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Since 1732, the Redemptorists — a congregation of missionary priests and brothers — have followed in Jesus’ footsteps, preaching the Word and serving the poor and most abandoned.
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Lent 4: Saturday after Ash Wednesday

Through the Prophet Isaiah, the Church specifies what is to be accomplished through our Lenten observance: a new way of being and living in the world, a way of being and living that carries with it a permanent blessing. So we are encouraged to be fully engaged in the project the Lord sets before us these 40 days.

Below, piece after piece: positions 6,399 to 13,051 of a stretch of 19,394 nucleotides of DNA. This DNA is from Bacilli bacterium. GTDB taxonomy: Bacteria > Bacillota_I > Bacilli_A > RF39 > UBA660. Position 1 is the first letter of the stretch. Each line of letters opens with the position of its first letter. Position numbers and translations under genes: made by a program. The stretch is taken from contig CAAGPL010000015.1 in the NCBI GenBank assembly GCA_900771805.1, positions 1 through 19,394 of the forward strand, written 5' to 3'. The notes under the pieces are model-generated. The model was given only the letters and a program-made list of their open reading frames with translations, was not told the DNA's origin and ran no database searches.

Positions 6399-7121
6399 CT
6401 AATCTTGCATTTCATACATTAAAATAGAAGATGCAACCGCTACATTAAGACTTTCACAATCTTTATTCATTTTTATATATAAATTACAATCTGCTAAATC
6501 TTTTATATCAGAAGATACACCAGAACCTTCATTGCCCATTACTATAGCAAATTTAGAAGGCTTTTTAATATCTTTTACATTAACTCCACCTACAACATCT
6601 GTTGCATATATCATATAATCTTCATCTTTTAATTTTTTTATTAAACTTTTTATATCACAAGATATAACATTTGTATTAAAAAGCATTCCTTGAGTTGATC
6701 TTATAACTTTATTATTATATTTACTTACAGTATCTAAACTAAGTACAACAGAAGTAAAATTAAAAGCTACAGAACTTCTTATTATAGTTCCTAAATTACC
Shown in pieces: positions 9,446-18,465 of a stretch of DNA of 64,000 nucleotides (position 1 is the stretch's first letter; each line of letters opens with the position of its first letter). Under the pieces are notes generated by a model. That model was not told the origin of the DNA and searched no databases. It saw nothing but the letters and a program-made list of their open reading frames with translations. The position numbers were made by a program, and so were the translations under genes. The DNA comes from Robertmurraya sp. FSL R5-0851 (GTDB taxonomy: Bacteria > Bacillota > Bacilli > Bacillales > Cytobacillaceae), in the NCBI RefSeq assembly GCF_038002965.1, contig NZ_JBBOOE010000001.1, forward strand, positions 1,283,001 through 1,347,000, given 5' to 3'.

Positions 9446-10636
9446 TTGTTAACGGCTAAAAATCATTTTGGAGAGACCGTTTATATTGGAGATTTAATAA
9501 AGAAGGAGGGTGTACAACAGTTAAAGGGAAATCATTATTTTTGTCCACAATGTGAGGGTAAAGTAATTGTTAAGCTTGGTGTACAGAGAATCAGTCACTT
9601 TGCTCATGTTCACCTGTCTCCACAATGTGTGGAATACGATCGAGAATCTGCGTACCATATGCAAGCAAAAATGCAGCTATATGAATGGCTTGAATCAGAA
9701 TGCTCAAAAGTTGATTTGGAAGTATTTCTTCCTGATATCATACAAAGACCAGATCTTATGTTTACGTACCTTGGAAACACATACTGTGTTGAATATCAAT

But there is always the danger of formalism: “giving up” something or undertaking some pious exercise primarily as an exterior action that makes us feel better about ourselves. But if this is our motivation, we sabotage what should be the goal: conversion of heart. Unless Lent touches the depths of the “I,” challenging me to examine closely where I derive my energy for living, all the personal sacrifices and prayers I offer will be to no avail.

The call of Matthew in today’s Gospel is a perfect vignette for understanding Lent: changing our focus from the activities and concerns of this world to be with the Lord and hear his voice. Wherever we may be at the moment, spiritually and emotionally, he desires more than we to enter into communion with us and permanently change our gaze—our way of looking at all things. This is the conversion of heart that saves and is the “reason for the season.”

Father Joseph Dionne, C.Ss.R.
Newton Grove, N.C.

Scripture readings for today: Isaiah 58:9-14; Psalm 86; Luke 5:27-32